Digital Technology has not made anyone a better photographer. It has just increased the "Point and Click" Mentality of those people that don't want to learn the artistic or technical side of Photography. You know the kind - Self confessed Experts - when all they can do is repeatthe technical info from the label.
David Waterston, Sheffield
The idea that digital photography can make you a better photographer is not strickly true. Great photographers including Cartier Bresson took photographs with old film cameras. He descibed the "decisive moment" where the image is caught. It requires skill at prediction of the image. No amount of post shot digital manipulation can make up for framing the image correctly. However digital technology does allow enharncement of the image which has some benifits over the limited techniques in an old fachioned darkroom.
I have just completed a degree in photography, and agree totally with this article. Having researched and written a thesis on vernacular and family photography, I understand the significance of digital photography on our ability to record and produce good quality images. With a particular interest in the process of editing and constructing context and meaning of images, i have found in my own work that it is essential and beneficial to keep all images taken, whether they are digital or film. After all, regardless of the intended 'meaning' of your photographs, you never know what you're going to produce until you have them all in front of you! I believe that my best work is that produced and edited with an open mind. A very interesting article!
Grace Connell, Rayleigh, Essex. UK
I bought a digital camera a couple of years ago simply for taking pics of special occasions (birthdays, etc). However, the fact that I can see my pictures instantly has helped me greatly improve the quality of my photography and learn much faster. I have become more focused lately on the quality of my photographs, of their composition and uniqueness, and have become a part of the photoblog community (my site is http://goocha.blogspot.com). I am learning that photoblogging is a great tool to help me learn what works and doesn't work in photography, and I can get instant feedback on my photos from both professionals and amateurs. If I had stuck with a regular film camera, I would not be able to learn at such a quick pace, and would probably still be taking out-of-focus pictures of my friends.
Kate G., Wisconsin, USA
I thought I would never own a digital camera. I was a 35mm buff.
Now I have a digital camera, and can't believe what I had missed. I can take hundreds of pictures, and touch them up with photoshop software, and no need for chemicals etc.
Quick and easy.
Digital and 35mm are different art forms now.
Might as well step into the 21 Century.
Vincent Marshall, Toronto
I was a very keen wet film photographer in the 70s and 80s but divorce and a lack of time and money, put a stop to that. However, when I lived and worked in the States for a year over 2000/2001, I rediscovered my interest in photography though digital this time. Although my goal was originally just to include pictures in e-mails back home to family and friends, I soon got hooked again and became an early adopter of the digital SLR.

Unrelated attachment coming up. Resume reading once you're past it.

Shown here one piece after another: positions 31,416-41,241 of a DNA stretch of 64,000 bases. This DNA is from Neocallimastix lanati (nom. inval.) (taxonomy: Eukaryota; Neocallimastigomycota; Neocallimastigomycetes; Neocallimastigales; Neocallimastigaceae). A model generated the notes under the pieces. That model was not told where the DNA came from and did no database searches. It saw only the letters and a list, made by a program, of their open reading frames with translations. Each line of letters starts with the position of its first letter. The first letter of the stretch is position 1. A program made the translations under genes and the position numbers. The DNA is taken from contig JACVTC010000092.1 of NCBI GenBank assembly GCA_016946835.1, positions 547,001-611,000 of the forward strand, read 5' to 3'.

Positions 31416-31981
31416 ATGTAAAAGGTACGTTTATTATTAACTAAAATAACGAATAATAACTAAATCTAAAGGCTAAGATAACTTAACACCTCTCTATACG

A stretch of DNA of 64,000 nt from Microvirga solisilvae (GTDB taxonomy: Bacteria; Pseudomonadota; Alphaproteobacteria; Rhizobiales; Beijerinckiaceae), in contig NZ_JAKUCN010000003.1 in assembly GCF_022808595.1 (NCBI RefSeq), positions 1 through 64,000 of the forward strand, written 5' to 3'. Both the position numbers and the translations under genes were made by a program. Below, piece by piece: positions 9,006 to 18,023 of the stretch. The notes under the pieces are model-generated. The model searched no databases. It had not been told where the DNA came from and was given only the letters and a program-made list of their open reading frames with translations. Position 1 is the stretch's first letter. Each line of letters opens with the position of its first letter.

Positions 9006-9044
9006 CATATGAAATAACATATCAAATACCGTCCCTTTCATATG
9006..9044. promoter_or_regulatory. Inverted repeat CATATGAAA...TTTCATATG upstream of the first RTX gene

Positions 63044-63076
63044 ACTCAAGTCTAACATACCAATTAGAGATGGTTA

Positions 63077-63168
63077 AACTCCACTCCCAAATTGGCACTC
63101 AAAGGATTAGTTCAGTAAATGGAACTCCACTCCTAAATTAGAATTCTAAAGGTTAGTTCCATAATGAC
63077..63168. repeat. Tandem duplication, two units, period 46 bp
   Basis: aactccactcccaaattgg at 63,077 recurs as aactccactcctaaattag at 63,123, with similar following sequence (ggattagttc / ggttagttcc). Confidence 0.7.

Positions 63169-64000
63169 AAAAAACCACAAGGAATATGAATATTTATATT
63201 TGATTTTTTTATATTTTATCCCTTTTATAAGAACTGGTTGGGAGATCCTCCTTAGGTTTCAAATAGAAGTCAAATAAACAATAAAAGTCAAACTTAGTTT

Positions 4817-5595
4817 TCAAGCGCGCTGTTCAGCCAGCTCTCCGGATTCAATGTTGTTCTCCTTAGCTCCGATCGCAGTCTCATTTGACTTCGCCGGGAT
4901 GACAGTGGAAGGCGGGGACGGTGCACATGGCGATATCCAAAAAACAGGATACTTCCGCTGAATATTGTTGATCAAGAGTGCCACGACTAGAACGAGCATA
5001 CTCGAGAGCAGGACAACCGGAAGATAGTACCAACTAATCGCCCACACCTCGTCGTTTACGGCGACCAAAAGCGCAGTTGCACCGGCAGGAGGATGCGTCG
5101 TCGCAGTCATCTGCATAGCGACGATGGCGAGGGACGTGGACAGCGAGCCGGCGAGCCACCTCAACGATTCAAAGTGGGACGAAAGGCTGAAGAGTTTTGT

Back in the 70s, my dream was to have a camera with a Polaroid back so that I could see my shots instantly and a darkroom so that I could "work" my finished prints. Today, a PC, Photoshop and a digital camera, you¿ve got it all as far as the "process" is concerned but none of that can give you the vision or the eye it needs to take great pictures consistently and great pictures like great music, movies or books, do really shine out across the crowd and always will.
John, Burnham on Sea, UK
Over zealous deletion - my foot! Our 12 month old son has 3,200 photos to his credit - about 8 a day. A friend has 14,000+ of his pre-school kid. If I tempered mercy with justice, I bet I could get them down to a dozen.
Matt, Slough, UK
The popularity of digital camera makes us keep taking photos and more willing to share with others via blogs or perosonal online photos albums, which not only requires no buying rolls of films and improves our picture-taking skill but also gets close to our loved ones.
I agree with the sentiments expressed about archiving the images. Just think how many images are on hard disks, about to fail and failed, and these are also lost forever. There will be no drawer full of prints waiting to be opened as an Alladin's Cave of treasured images. We have now become very selective with what we print and the rest is, if lucky, backed up onto CD-R or DVD possibly never to be looked at again.
Oliver O'Flanagan, Dublin, Ireland
I am a fine art photographer committed to using black & white film and making prints the old fashioned way. Nontheless, I have a small digital camera and use it for taking snapshots and videos of friends and family and for making color photos while traveling on holiday. The little camera is good to have, but I like to think that I use it with the eye to composition that I developed from using a limited supply of film. When one can just click away without worry of filling up one's memory card, each individual image can lose its sense of importance and it is there that mediocrity can creep in if one is not careful. Will people raised in the digital age be as concerned, or will quantity rule over quality?
Dave Rudin, Brooklyn, New York, USA